The Proper Application of Preconceptions: Curing “The Cause of All Human Ills” by Greg Lopez

Let me ask you a question. According to Epictetus, what is the main cause of human ills? Think about it for a few seconds.

If you’re familiar with his ideas, perhaps you answered  “wanting what’s outside of your control”, or maybe “failing to get what you desire and failing to avoid what you want to avoid”. These are both solid answers. However, according to Epictetus, they’re not the ultimate cause of human ills — there’s something even more fundamental:

[T]he cause of all human ills [is] that people aren’t able to apply their general preconceptions to the particular cases.

Discourses 4.1.42 (Robin Hard trans.)

This is a weird statement for a couple of reasons. The first is that it’s pretty absolute — Epictetus is telling us there’s a single cause for everything that ails humanity. That’s a bold claim to say the least. But if it’s true, then it’s important to understand and utilize as a practicing Stoic, since it’s supposedly responsible for every human ill!

The second reason that it’s a weird statement is that it’s not at all clear what Epictetus is talking about. For starters, what are “general preconceptions”? And, even if you know what they are, how would you, as a practicing Stoic, apply them to “particular cases”? And, most importantly: how is any of this relevant to your Stoic practice?

The goal of this essay, based off of my workshop at Stoicon 2018, is to answer these questions. Let’s start with the first one.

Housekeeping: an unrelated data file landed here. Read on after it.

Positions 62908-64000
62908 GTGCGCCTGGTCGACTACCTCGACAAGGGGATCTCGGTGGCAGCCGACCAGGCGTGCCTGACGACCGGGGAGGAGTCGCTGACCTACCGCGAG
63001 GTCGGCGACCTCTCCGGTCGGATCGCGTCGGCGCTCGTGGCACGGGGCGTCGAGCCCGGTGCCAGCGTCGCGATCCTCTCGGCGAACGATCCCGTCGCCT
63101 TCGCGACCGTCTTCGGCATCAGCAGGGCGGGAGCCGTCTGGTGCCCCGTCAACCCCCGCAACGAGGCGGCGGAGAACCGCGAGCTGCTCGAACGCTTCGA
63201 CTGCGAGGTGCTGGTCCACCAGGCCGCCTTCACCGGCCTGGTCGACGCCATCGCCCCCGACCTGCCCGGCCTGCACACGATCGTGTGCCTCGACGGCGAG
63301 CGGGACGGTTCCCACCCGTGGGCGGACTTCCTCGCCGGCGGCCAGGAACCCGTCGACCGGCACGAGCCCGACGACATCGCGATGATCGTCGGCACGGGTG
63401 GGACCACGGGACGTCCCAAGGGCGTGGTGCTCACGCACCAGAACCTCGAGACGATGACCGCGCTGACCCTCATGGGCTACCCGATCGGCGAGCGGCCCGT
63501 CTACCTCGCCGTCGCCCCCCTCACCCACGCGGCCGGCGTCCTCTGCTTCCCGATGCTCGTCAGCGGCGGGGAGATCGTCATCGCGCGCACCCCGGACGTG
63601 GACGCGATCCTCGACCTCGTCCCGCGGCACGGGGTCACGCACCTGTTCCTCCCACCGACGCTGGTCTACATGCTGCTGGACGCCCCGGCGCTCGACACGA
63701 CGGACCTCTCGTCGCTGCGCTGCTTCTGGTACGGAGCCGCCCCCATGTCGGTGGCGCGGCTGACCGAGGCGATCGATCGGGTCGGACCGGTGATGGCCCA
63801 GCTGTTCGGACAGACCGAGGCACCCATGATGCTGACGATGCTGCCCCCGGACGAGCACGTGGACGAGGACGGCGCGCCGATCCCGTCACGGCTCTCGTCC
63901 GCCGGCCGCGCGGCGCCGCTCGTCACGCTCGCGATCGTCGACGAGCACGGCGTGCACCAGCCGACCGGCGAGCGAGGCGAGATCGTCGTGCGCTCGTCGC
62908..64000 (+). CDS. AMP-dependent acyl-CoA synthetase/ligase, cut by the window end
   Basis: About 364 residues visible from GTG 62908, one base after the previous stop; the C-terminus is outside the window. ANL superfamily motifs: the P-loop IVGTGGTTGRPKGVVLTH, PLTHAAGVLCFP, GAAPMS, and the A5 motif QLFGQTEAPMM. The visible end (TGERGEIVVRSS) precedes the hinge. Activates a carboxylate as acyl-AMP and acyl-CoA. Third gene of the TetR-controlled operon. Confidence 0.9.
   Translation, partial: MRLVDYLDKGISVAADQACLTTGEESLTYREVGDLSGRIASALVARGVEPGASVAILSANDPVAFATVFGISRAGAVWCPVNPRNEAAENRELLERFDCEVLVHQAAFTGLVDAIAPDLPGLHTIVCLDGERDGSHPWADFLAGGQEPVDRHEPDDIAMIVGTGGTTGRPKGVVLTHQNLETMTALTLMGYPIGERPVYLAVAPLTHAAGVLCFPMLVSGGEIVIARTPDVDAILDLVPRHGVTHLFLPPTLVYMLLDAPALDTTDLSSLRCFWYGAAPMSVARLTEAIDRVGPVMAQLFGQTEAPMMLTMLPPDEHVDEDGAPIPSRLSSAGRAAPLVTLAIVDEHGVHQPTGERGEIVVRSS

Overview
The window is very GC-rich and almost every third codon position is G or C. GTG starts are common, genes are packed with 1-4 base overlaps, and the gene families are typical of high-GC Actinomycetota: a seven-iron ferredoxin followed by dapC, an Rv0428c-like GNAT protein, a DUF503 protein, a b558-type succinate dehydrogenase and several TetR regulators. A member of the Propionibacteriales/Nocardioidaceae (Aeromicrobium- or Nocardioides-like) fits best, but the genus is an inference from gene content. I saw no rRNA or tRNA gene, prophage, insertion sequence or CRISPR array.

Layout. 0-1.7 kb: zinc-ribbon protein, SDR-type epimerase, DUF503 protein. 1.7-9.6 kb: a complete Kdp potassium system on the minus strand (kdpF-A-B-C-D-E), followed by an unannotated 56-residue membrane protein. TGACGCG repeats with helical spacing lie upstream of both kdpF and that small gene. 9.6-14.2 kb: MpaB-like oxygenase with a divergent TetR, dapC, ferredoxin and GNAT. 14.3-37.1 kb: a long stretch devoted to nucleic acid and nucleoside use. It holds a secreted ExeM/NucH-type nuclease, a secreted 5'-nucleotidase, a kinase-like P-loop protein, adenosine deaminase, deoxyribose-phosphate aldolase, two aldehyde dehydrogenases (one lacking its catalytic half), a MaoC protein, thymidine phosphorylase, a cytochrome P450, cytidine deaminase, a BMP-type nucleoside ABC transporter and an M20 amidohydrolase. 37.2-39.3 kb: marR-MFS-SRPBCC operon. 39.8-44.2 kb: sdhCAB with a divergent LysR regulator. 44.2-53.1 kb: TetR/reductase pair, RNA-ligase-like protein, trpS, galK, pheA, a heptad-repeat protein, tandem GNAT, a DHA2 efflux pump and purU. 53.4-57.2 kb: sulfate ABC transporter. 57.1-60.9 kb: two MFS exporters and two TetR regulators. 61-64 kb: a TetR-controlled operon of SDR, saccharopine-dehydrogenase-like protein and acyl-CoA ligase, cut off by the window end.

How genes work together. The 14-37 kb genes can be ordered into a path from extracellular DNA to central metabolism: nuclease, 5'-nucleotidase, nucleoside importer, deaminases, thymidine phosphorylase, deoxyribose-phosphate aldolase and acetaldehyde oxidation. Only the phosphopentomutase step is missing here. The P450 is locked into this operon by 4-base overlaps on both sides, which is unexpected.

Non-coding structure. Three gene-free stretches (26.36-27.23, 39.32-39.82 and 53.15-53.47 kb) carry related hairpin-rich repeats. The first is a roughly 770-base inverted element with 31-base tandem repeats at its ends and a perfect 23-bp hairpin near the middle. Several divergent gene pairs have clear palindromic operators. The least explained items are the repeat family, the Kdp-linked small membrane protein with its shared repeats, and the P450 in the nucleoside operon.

What’s a preconception? The simple version.

Another question: what’s this?

Blue Square | Blue square, Clip art, Online art

You probably answered” “a blue square”. If so, you’ve applied not one, but two, preconceptions to a particular case. The preconceptions were “blue” and “square”, and the particular case is the picture.

Based on this example, what would you say  a “preconception” is? What does it mean to apply preconceptions to particular cases? Take a few moments to think this through….

What’s a preconception? The complicated version.

The term “preconception” is a translation of the Greek work prolēpsis, which literally means “before-grasping/seizing” according to its etymology. You can think of it as the stuff that happens in your mind before you consciously grab hold of an idea.

However, leaning on etymology alone isn’t a good idea. To get a better idea of what a preconception is, let’s look at how the scholars Anthony Long and David Sedley define preconceptions:

The natural accumulation of experience of perceptible objects, through ‘many memories of a similar kind’, results in generic impressions or ‘conceptions’ of man, horse, white etc. …[T]he Stoics called naturally acquired generic impressions ‘preconceptions’, using this term to distinguish them from conceptions that are culturally determined or deliberately acquired.

Long & Sedley, 39

In other words, Long and Sedley state that preconceptions seem to occur naturally when we’re constantly exposed to similar objects. Most humans’ brains are built to abstract what’s similar about things that are repeatedly encountered, put them into categories, and name them. This process was what the Epicureans1, and later the Stoics, called “preconceptions”. These are “naturally acquired”, as opposed to learned (like Python programming) or culturally determined (like what makes for palatable food). While we form preconceptions naturally, we need quite a lot of practice to actually apply them accurately and well. This is exactly where Stoic teachers, like Epictetus, can help us out.

Why did Epictetus care about preconceptions?

While the proper application of preconceptions was important to Epictetus, he doesn’t seem concerned with the proper application of every preconception we have. Instead, he emphasized those preconceptions that have something to do with the most important questions human beings can ask themselves. For example, how can we tell what’s really “good” in life? What is it to be “brave”? How can an act be “just”, exactly? Here’s one example where Epictetus focuses on preconceptions related to value and virtues exclusively: